Michael Gunning: Jamaican swimmer wants to be part of the change

- BBC News

Michael Gunning: Jamaican swimmer wants to be part of the change

Jamaican swimmer Michael Gunning says he wants to be "part of the change", with homosexuality still illegal in 36 Commonwealth countries.

Gunning, 28, who represented Great Britain before switching to Jamaica in 2016, has announced his retirement.

The UK government saysexternal-link Jamaica has a "hostile" attitude towards towards the LGBT community and certain same-sex sexual activity is illegal.

"Ive been so scared to go back to Jamaica," he told BBC Sport.

"I havent been back because Im scared for my safety.

"Im very open with my advocacy and do want to help change things out there, I want to change the laws. I want to be part of that change and help where I can.

"Young people have connected with me out in Jamaica and said they would love to be open like I am," he added. "They would love to come out to their parents but its just not an environment where they feel like they can."

Gunning is a two-time World Championship competitor and the holder of several Jamaican national records, but decided not to attempt to qualify for this years Commonwealth Games in Birmingham.

He says the time is now right to retire from the sport despite not having achieved all of his "dreams" in the pool.

"Ive had an up-and-down career," he added. "I definitely havent achieved all my dreams in swimming but I feel like now is a good time to do what I can outside of the water and carry on making an impact.

"Swimming has been great to me since I was four years old and the highs and the lows have made me the person I am today. I wouldnt be who I am without swimming.

"I would have loved to have qualified and gone to the Commonwealth Games this summer, and the Olympics in Paris, but really I think my journey in competitive swimming is done.

"The impact I really can make now is helping the other side of sport - getting more people into swimming and to carry on inspiring people in other ways."

Last week, Blackpool footballer Jake Daniels, 17, became the first professional in the UK mens game for more than 30 years to come out while still playing.

Gunning believes the fact Daniels felt able to do this shows that "you can literally be exactly who you are".

"Looking back to when I was younger and not having that representation, feeling like I had to suppress who I was, I know there are so many young footballers, so many people, now looking to football and saying there might be that space for me," said Gunning.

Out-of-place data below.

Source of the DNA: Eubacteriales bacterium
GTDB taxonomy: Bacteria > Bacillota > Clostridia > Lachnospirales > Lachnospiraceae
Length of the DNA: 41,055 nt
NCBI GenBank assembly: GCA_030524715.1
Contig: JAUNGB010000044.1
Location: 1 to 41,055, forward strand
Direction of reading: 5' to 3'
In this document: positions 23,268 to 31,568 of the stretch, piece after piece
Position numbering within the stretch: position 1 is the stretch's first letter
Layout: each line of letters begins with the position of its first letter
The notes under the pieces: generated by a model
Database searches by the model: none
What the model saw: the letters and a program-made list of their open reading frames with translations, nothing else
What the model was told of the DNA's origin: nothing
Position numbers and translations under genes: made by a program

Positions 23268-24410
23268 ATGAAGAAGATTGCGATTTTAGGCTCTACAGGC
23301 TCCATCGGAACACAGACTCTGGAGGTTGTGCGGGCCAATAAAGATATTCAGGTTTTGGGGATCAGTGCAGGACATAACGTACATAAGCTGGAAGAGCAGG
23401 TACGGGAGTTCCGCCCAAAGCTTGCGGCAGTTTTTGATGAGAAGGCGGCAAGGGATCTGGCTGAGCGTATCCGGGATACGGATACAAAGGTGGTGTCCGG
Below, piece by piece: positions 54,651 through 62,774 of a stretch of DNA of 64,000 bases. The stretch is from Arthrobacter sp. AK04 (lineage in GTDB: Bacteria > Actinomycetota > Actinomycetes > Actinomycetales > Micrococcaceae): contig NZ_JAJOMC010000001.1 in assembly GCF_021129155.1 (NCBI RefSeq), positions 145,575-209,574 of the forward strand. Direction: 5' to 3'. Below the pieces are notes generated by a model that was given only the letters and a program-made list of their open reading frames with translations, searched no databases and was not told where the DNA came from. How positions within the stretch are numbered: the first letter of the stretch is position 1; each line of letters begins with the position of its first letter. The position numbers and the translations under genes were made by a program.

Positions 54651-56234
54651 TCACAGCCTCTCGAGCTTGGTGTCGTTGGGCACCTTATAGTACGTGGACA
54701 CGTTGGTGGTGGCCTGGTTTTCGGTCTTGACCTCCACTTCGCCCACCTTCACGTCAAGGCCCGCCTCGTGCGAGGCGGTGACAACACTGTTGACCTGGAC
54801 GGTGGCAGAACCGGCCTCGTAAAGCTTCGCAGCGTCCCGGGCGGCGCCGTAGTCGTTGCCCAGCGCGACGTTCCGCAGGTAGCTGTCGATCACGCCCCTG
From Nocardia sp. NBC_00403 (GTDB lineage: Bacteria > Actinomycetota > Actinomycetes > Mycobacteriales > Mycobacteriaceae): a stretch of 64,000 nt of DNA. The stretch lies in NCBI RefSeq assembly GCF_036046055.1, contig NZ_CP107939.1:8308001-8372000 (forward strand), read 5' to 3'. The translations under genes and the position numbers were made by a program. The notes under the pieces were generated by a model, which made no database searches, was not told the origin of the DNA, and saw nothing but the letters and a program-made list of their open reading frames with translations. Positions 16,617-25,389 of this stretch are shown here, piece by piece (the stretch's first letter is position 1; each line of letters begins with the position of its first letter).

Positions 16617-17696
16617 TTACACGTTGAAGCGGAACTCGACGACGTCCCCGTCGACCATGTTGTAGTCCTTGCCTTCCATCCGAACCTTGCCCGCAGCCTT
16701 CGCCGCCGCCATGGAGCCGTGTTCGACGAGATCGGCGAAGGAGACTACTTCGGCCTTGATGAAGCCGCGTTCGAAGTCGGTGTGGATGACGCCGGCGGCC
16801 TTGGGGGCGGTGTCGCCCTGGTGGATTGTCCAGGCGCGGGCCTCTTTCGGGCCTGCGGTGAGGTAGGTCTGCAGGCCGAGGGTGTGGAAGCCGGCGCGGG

"You dont have to pretend to be a certain way, you dont have to pretend to be more masculine or macho, you can literally be exactly who you are, thats enough.

"And the fact that Jake, at 17, being put on a pedestal for just being himself and the fact hes been able to be himself, Im so happy for him.

"Im extremely passionate about change and want to give the world so much. I want to try and make sport equal for all and people like Jake speaking out is showing that sport is for everyone.

"Im excited to try and be part of that movement. Im a little bit scared but Im ready for the next challenge.

"Even though I havent achieved that Olympic dream and won the medals I wanted to achieve, Ive touched so many lives and just want to keep inspiring."

Gunning was one of the very few black athletes in top-level swimming.

Asked whether he thinks representation in the sport has changed, he said: "When I was younger there was no other representation. I was one of the only mixed race and black swimmers around the UK.

"Obviously deep down, I knew about my sexuality but I just didnt think there was a place for me in sport.

"I felt I had to hide who I was, push my sexuality and all the thoughts and feelings I had deep down because I didnt want to be ashamed. I didnt want to be seen as weak, I wanted to be seen as confident, I wanted to be seen as the same as everyone else.

"For so long I tried to fit in but now more people are coming out, more people are being true to themselves and just embracing who they are. Its great weve seen so many people take the responsibility of being that representation and if I can be that representation for young swimmers and athletes growing up then Ive definitely done my job."

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